Where consideration has been given to an MRL for meat or milk, and the chemical concerned is fat soluble, the commodity is designated with the qualification '[in the fat]'. 'Meat' MRLs are expressed on a fat basis rather than on a whole product basis. The approach followed in the MRL Standard is that a portion of adhering fat is analysed and the MRLs apply to the clean, dry fat. In the MRL Standard, when an MRL for cattle milk or milks is qualified by '[in the fat]', the MRL applies to the fat portion of the milk. Thus, MRLs are expressed on a fat basis. In the case of a derived or a manufactured milk: product with a fat content of 2% or more, the MRL also applies to the fat portion. For a milk product with fat content less than 2%, the MRL applied should be 1/50 of that for `milk [in the fat]' and should apply to the whole product.
The Agricultural and Veterinary Code Regulations 1995 state that a minor use "in relation to a chemical product or an active constituent, means a use of the product or constituent that would not produce sufficient economic return to an applicant for registration of the product to meet cost of registration of the product, or the cost of registration of the product for that use, as the case requires (including, in particular, the cost of providing the data required for that purpose).
Manual of Requirements and Guidelines (MORAG)
MORAG sets out the requirements and guidelines for registering veterinary and agricultural products in Australia.
In most States, registered products must only be used for purposes that are specified on the label. In practice, situations often arise where chemicals are needed for a use not specified on the label, these are often termed ‘off-label’ uses. The APVMA can consider applications for permits that allow for the legal use of chemicals in ways different to the uses set out on the product label. In certain circumstances, the limited use of an unregistered chemical may also be allowed by permit.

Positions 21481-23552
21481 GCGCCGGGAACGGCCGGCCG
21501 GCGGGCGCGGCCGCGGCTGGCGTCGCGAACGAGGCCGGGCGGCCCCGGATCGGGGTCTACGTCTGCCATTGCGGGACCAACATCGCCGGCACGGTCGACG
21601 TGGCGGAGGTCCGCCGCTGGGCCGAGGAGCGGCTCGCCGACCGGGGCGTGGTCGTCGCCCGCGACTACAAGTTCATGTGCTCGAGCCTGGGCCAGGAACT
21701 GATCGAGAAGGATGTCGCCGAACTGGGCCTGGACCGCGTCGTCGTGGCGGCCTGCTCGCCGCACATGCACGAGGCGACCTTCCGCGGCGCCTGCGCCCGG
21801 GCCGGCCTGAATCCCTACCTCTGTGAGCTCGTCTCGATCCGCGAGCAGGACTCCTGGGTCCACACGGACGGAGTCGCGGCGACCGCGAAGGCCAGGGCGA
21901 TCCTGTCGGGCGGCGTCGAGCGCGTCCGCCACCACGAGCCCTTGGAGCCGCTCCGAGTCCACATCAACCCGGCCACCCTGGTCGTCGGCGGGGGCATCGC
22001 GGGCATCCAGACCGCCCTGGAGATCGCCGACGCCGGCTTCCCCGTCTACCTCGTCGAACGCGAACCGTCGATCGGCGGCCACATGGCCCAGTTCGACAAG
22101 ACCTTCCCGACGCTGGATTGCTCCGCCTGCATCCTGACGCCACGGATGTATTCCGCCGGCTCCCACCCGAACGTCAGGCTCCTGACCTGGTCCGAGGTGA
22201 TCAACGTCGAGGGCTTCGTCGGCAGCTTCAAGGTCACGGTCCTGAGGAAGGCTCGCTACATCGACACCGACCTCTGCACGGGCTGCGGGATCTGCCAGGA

Primary Feed Commodity
A primary feed commodity such as pastures, grains, forages and fodder, for the purpose of this standard, is defined as the product in, or nearly in, its natural state intended for use by:
- (a) the farmers as stockfeed which is used without further processing for livestock animals, or after silaging or similar farm processes, or
- (b) stockfeed manufacturers as a raw material for preparing compounded feeds.
Other definitions can be found in the Agricultural and Veterinary Chemicals Code scheduled to the Agricultural and Veterinary Chemicals Code Act 1994 and related legislation.
The PUBCRIS database, which is updated nightly, contains details of agricultural and veterinary chemical products which are registered for use in Australia.
Before an agricultural and veterinary chemical product can be legally supplied, sold, or used in Australia it must be registered by the APVMA.
Step of Manufacture
A single, discrete manufacturing activity, e.g. sterilisation, testing, packaging, labeling, etc.
Sterile or Sterility
Freedom from viable contaminating micro-organisms as described in European Pharmacopoeia (external website) or other contemporary standards. The level of assurance provided by the absence of contamination in the sample as applied to the quality of the batch is a function of both the efficiency of the sampling plan adopted as well as the rigour of the methods employed.
Veterinary Chemical Product
'Veterinary chemical product' includes any substance administered or applied to an animal to:
- prevent, diagnose, cure or alleviate a disease, condition or pest infestation;
- cure or alleviate an injury; or
- modify the physiology.
It also includes:
- any substance that modifies the effect of another veterinary chemical product;
- vitamins, minerals and additives if they are used for any of the purposes mentioned above;
- allergenic substances, medicated blocks and licks, enzymes for animals, direct-fed microbial products and sheep branding substances, and
- stockfeed non-active constituents unless those non-active constituents are included in an Order (‘The Stockfood Non-active Constituents Order’) in the Regulations to the Agvet Code.
- even if a stockfeed constituent is listed in the above Order, it cannot be regarded as a non-active constituent if it is included at a level that has biological or other effects; in these cases the constituent is an active constituent and the product is a veterinary chemical product.
It does not include a substance or mixture of substances prepared by a veterinary surgeon under veterinary prescribing rights.
Non-medicated licks and blocks, stockfoods and stockfood additives must be registered if they carry claims about therapeutic effect, performance or productivity enhancement.
For a complete definition see the Agricultural and Veterinary Chemicals Code (the Agvet Code) (external site), scheduled to Agricultural and Veterinary Chemicals Act 1994, and the Agricultural and Veterinary Chemicals Code Regulations (external site), (no. 27 of 1995). These instruments legally define both what constitutes and what does not constitute a veterinary chemical product.